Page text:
“Art has always interacted with the sacred in building civilization. The most prominent example to this effect is Michelangelo, who was tasked by [Pope Clement VII and completed under] Pope Paul III with the paintings in one of the churches [the Sistine Chapel in the Vatican],” he added.

According to historical sources, this art spread among Christians in the Arab world to depict the portrait of Jesus and the Virgin Mary.

For his part, cleric Abdul Abbas al-Sultani from Babil stressed the spiritual value of these paintings. In an interview with Al-Monitor he said, “The paintings performed miracles. They bring a source of livelihood, ward off envy, bring peace and tranquility and eliminate anxiety. People talk about many miracles thanks to these paintings, such as healing the sick, bringing inner peace and exorcism.”

“In the Mazeediya village, which lies 25 kilometers [15.5 miles] south of the Babil governorate, there was a house haunted by a jinn, which was warded off only when the residents hung the painting of Imam Hussein bin Ali,” he added.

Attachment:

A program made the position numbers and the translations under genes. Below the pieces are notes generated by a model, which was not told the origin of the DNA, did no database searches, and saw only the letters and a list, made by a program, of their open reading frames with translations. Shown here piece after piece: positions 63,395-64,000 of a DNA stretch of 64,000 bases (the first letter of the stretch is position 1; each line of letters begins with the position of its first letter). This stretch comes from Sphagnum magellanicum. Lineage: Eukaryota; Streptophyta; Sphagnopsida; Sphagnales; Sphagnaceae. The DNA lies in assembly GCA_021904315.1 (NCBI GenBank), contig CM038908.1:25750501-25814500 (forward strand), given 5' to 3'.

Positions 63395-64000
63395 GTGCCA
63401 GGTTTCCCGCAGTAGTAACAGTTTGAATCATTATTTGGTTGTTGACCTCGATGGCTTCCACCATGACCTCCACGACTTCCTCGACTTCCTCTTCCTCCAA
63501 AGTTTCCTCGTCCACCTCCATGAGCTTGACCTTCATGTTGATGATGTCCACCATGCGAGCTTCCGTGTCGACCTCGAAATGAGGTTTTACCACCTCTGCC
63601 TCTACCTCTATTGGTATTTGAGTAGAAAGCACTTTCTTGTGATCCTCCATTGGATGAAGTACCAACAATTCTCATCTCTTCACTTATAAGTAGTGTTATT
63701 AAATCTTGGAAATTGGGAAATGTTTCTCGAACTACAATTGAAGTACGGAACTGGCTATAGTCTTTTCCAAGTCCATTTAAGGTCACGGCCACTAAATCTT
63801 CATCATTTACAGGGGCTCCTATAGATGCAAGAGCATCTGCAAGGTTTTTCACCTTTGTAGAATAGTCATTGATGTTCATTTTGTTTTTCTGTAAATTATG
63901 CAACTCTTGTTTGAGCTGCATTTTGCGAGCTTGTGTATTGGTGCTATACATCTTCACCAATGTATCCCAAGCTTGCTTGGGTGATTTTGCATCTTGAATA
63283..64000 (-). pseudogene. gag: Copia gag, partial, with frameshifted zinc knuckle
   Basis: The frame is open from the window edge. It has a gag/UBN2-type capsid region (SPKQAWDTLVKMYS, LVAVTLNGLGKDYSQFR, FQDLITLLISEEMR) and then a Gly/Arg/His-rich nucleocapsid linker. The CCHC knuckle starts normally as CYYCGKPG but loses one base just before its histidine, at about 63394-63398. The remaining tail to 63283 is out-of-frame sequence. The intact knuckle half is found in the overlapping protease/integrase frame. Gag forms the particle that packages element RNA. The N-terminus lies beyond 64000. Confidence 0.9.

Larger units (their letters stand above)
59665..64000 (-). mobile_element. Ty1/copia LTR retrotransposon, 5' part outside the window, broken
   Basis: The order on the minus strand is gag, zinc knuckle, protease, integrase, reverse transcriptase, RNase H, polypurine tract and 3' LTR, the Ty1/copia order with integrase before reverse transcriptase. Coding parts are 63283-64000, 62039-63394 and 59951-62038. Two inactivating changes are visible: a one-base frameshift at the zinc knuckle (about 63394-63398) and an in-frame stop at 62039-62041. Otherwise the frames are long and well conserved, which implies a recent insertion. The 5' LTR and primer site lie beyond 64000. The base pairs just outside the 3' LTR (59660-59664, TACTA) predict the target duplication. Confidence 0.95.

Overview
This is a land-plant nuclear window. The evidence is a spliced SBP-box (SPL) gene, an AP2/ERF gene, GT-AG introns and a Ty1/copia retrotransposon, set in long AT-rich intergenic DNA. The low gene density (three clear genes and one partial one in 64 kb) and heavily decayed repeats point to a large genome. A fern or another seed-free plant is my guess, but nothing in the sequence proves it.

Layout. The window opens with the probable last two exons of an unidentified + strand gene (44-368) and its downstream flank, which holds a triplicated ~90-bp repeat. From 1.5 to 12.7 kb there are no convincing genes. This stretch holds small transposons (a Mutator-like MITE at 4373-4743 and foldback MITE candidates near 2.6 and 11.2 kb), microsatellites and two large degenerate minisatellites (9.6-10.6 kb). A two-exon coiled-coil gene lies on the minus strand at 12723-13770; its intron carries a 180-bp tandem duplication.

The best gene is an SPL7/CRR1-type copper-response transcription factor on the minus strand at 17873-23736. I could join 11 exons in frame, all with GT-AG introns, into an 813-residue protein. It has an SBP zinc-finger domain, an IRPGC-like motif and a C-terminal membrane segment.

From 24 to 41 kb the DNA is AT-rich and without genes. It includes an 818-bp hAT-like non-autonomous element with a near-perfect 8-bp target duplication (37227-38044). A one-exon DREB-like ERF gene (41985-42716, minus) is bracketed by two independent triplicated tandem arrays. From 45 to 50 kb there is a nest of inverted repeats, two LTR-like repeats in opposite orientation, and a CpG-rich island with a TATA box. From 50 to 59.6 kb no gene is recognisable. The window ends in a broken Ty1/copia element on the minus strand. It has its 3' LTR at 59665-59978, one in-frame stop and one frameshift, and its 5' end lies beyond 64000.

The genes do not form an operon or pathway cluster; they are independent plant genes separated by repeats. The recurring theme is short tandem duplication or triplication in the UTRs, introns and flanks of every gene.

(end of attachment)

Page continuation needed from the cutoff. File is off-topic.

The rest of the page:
Moreover, a photo posted on the Yahossen Facebook page shows the aftermath of an explosion that took place in Sadr City in Baghdad in 2013. The bomb caused havoc in the area, but the painting of Hussein bin Ali remained intact, unaffected by flying shrapnel.

Not all like what the paintings represent. Nassar Alkurity, a journalist from the Iraqi Media Network, told Al-Monitor, “These paintings desecrate what is holy, even if inadvertently,” while noting that they have become “a common phenomenon.”

Saleh al-Sayyed Baqr, an Iraqi writer and researcher in interfaith affairs who lives in Iran, told Al-Monitor, “The religious art has persisted throughout the years. However, clergy did not pay enough attention to these kinds of paintings. There are no drawing and painting classes in the hawza [Islamic seminary for higher study].”

“Clerics have concerns that these works of art would offend the sacred figures,” he added.

Baqr shares this opinion with Iraq’s supreme religious leader, Ali al-Sistani, who issued a fatwa stating the need to “avoid [acquiring] paintings depicting imams so as to avoid committing sins.”